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Proposed Bill Would Ban Hedge Funds from Purchasing Single-Family Properties

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Democrats in Congress have introduced a bill that, if passed, would gradually ban hedge funds from buying and owning single-family homes in the U.S.

The “End Hedge Fund Control of American Homes Act” would require hedge funds to sell-off all the single-family homes they own over a decade-long period and ultimately would prevent them from owning single-family properties at all.

Hedge funds that try to invest in single-family properties during the phase-out period would face a penalty tax of $50,000 per property.

The bill, which is unlikely to pass, is designed to address the problem of deep-pockets investors constantly out-bidding families looking to buy single-family homes. 

A recent report from CoreLogic shows that the share of home purchases made by investors has leaped since January 2019. 

In each of the past three years, investors have made roughly one-quarter of all single-family purchases in the U.S., CoreLogic’s data show.

This demand from investors, in turn, is exacerbating the home affordability problem Americans face.

CoreLogic’s report shows that in July, August and September, the share of single-family purchases made by investors was 26.8%, 27.2% and 28%, respectively.

Given this trend, it would not be surprising to see these numbers climb above 30% in the fourth quarter, the firm says.

Because most hedge funds buy homes with cash, higher mortgage rates have not had much of an impact on investor activity in recent months.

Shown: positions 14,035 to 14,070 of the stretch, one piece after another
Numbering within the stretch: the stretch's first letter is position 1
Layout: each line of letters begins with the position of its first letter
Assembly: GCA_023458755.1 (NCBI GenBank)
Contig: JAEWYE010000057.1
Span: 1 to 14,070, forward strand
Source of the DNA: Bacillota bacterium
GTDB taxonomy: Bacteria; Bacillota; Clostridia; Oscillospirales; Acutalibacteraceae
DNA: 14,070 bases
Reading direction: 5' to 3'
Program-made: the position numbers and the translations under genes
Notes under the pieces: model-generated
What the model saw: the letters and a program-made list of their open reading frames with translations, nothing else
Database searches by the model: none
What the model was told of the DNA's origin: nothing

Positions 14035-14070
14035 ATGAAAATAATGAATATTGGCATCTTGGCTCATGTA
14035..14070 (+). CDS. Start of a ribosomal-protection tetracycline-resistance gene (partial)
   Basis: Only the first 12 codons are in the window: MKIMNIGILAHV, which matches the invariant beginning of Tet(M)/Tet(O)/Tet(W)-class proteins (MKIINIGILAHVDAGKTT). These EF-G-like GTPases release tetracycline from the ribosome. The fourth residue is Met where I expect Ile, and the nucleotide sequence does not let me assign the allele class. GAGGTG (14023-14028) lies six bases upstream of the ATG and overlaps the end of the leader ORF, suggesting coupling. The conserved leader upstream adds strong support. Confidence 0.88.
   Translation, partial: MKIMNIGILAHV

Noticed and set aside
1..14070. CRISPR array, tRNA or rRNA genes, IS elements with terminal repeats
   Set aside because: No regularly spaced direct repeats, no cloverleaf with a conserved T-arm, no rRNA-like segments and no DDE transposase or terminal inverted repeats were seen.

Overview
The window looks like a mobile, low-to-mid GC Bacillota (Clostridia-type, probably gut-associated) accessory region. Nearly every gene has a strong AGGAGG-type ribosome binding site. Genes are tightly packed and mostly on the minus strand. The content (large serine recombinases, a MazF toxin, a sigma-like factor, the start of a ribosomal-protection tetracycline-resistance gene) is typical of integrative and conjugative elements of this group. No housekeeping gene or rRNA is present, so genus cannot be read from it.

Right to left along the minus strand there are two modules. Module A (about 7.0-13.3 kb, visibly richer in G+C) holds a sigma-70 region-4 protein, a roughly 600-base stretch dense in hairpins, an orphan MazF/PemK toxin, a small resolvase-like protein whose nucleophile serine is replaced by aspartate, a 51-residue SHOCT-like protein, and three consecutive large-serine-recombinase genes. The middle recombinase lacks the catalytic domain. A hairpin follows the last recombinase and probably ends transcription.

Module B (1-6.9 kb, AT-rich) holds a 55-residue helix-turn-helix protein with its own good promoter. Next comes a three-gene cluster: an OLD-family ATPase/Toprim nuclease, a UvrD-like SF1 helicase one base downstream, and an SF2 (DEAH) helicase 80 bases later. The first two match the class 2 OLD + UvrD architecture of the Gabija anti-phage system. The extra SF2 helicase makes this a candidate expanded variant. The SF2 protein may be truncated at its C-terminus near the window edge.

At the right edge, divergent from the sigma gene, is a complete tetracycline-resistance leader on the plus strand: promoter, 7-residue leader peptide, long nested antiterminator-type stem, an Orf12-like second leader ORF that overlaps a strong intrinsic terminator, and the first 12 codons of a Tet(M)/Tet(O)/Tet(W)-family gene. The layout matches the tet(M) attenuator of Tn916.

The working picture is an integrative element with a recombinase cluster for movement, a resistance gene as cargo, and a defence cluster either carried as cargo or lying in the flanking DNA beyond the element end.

CoreLogic’s report shows that although many of the mega investors have left the market, smaller hedge funds continue to fuel the high number of investor home purchases.

The report shows that California and Texas continue to be the most popular states for home investors.

The “End Hedge Fund Control of American Homes Act,” introduced by Representative Adam Smith (D-Wash.) and Senator Jeff Merkley (D-Ore.) is designed to reverse this trend, which has “made it more difficult for middle-class Americans to become homeowners and is contributing to America’s twin crises of housing unaffordability and wealth inequality.”

“The housing in our neighborhoods should be homes for people, not profit centers for Wall Street,” Sen. Merkley says in a statement.  “Yet, in every corner of the country, giant financial corporations are buying up housing and driving up both rents and home prices. It’s time for Congress to put in place commonsense guardrails that ensure all families have a fair chance to buy or rent a decent home in their community at a price they can afford.”

Photo: Breno Assis

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